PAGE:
BOKOMO is a household word in South Africa, as the umbrella-brand for a substantial range of breakfast foodstuffs produced by Pioneer Foods, the second biggest food company in the country. The brand comes from the name of the original manufacturers of WEETBIX breakfast cereal, De Boeren Ko-Operatiewe Molen Maatschappy Beperkt, incorporated long before the Second World War. The same applies to KWV, an equally well-known brand but this time for wines and spirits. It stems from the wine farming co-operative Ko-operatiewe Wynbouwers Vereeniging van Zuid Afrika, which was formed in 1918.1

A co-operative was, and is, a type of incorporated company whose purpose is to benefit the commercial interests of its members. In the context of agriculture, for example, a farmers’ co-operative refers to an organisation of farmers residing in the same locale, that is established for their mutual benefit in regard to the cultivation and harvest of their products, the purchase of farm equipment and supplies at the lowest possible costs, and the sale of their products at the maximum possible price.2

The Co-operatives Act 2005 replaced previous legislation and was promulgated to establish an advisory board, to improve regulation of the formation and registration of co-operatives, and generally for matters connected therewith.

A. Names and functions

  1. It is an offence for any entity other than a co-operative registered in terms of the Act to hold itself out as carrying on the business of a registered co-operative.3

  2. It is also an offence to use the words ‘co-operative’, ‘co-op’, or ‘co-operative limited’ as part of a name, if the entity is not registered under the Act.4

  3. Any director of a co-op who authorises the performance of any act by it, outside of the functions established by its constitution, commits a crime.5

  4. A co-op must keep the following at its offices, and commits an offence by failing to do so:6

    • its constitution and its rules, if any;
    • minutes of general meetings, in a minute book;
    • the minutes of meetings of the board of directors, in a minute book;
    • a list of its members, setting out:
      • the name and address of each member;
      • the date on which each member became a member;
      • if applicable, the date on which a person’s membership was terminated; and
      • the amount of any membership fees paid; the number of membership shares owned; and the number and amount of member loans.
    • a register of its directors setting out:
      • the name, address and identity number of each director, including former directors;
      • the date on which such directors became or ceased to be directors; and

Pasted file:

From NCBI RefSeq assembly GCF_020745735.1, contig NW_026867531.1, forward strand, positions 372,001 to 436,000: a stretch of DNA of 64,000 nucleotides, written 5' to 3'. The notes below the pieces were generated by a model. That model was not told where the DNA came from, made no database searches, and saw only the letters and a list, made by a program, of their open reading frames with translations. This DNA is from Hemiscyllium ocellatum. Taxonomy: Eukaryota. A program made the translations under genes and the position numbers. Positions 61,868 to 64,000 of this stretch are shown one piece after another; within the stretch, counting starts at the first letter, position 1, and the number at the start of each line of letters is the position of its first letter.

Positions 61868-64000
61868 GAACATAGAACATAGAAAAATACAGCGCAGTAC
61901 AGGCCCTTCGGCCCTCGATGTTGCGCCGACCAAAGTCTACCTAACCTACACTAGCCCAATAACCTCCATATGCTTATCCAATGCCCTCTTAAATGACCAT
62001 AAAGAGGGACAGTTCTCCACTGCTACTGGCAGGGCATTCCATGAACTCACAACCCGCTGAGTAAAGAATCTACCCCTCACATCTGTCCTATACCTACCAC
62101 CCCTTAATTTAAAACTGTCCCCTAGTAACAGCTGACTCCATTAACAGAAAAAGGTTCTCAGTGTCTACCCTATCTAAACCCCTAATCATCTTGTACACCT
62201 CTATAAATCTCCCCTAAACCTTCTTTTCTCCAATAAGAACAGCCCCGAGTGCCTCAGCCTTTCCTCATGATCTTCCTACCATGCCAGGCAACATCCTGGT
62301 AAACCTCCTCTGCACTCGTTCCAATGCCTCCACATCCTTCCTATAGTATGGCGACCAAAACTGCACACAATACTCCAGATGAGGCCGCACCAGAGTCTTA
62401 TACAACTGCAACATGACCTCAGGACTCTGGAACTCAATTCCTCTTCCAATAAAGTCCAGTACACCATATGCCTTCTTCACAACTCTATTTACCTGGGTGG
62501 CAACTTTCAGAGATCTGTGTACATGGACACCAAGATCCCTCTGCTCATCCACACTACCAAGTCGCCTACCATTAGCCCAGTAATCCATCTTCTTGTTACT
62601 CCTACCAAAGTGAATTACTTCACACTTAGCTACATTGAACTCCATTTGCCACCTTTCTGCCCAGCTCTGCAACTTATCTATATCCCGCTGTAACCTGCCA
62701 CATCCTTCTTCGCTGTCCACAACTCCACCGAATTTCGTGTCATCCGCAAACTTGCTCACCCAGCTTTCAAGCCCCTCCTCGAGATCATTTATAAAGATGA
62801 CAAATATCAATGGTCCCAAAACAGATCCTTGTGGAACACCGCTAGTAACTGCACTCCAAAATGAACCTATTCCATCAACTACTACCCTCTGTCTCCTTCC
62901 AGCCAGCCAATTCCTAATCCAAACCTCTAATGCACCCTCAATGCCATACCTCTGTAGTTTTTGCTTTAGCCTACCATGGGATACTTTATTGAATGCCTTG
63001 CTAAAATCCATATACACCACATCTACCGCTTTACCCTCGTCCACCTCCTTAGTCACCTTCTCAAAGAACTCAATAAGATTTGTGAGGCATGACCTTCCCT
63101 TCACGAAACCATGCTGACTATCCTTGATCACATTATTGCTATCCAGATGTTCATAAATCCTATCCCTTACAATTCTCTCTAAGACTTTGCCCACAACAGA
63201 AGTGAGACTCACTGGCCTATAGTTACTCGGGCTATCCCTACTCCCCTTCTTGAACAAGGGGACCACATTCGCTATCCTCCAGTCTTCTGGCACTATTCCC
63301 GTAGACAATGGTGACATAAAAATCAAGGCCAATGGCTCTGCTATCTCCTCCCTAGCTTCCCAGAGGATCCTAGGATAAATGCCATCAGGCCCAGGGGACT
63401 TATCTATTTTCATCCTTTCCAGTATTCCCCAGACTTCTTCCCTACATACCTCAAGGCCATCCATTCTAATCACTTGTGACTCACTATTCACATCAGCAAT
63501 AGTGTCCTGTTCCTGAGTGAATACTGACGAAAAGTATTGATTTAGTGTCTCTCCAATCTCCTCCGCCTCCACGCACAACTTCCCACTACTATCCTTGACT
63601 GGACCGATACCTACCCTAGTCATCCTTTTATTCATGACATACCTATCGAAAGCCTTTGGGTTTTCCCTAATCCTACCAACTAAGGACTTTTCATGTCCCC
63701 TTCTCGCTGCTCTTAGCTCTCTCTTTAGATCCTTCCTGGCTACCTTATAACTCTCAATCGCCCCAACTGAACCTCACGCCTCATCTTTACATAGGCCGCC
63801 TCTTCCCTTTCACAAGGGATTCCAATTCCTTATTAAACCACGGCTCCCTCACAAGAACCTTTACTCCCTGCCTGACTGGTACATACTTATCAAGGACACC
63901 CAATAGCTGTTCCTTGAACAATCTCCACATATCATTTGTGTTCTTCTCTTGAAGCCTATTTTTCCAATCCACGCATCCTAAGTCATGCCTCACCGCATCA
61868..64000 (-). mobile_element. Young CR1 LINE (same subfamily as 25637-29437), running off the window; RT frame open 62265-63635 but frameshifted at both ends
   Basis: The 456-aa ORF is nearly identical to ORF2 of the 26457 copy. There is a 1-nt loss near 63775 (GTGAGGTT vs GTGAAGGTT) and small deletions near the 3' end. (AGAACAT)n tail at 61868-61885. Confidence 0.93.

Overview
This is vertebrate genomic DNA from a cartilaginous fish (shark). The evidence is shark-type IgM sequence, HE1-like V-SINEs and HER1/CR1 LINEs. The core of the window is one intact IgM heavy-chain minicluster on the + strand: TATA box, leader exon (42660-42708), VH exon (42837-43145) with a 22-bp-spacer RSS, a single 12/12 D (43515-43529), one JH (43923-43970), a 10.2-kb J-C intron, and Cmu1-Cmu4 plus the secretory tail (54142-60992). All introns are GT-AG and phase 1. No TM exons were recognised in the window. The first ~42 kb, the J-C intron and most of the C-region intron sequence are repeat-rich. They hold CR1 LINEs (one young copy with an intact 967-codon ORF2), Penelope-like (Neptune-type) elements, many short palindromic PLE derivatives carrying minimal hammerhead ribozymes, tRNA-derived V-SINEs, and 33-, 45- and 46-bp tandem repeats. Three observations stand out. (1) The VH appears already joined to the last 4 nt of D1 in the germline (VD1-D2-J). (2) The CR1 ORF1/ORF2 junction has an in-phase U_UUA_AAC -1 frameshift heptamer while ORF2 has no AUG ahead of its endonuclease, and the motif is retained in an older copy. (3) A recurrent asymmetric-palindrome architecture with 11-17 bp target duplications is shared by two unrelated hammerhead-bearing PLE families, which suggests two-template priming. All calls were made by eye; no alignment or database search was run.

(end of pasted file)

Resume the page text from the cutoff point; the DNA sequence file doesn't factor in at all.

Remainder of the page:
• the name and address of any other co-operative, company or close corporation where both present and former directors are, or were, directors or members.
    • a register of directors’ interests in contracts or undertakings; and
    • adequate accounting records, including records reflecting the transactions between each member and the co-operative.

B. Directors

  1. A co-op must notify the Registrar:
    • of the names, address and identity number of each director appointed;
    • of any change of address of a director;
    • if any director has vacated office,
    • within 30 days of such event.

    It is an offence not to do so.7

  2. A director must inform the co-op of any change of his address, within 30 days, and commits an offence if he does not do so.8

  3. A director (or manager) of a co-op may not accept any commission, remuneration or reward in connection with any transaction to which the co-op is a party unless:9
    • such commission, remuneration or reward is in the course of his usual business or profession; and
    • he has disclosed his interest to the co-operative.

C. Disclosure of and supplying false information

  1. It is an offence to disclose any information obtained in the performance of functions under the Act (unless lawfully permitted).10

  2. It is a crime to make a report, or send any notice or document to the Registrar of Co-operatives (or, for that matter, any person) as required by the Act, which contains an untrue statement of a material fact.11

  3. It is also a crime to omit to state a material fact in any such report.12

  1. ‘Our company.’ 

  2. See, for example: - ‘Cooperative’. 

  3. Section 12(1)a. 

  4. Section 12(1)b. 

  5. Section 19(2). 

  6. Section 21(1) read with section 21(4). 

  7. Section 39(1) read with section 39(3). 

  8. Section 3992) read with section 39(3). 

  9. Section 38(1) read with section 38(2). 

  10. Section 92(1). 

  11. Section 92(2)b. 

  12. Section 92(2)b.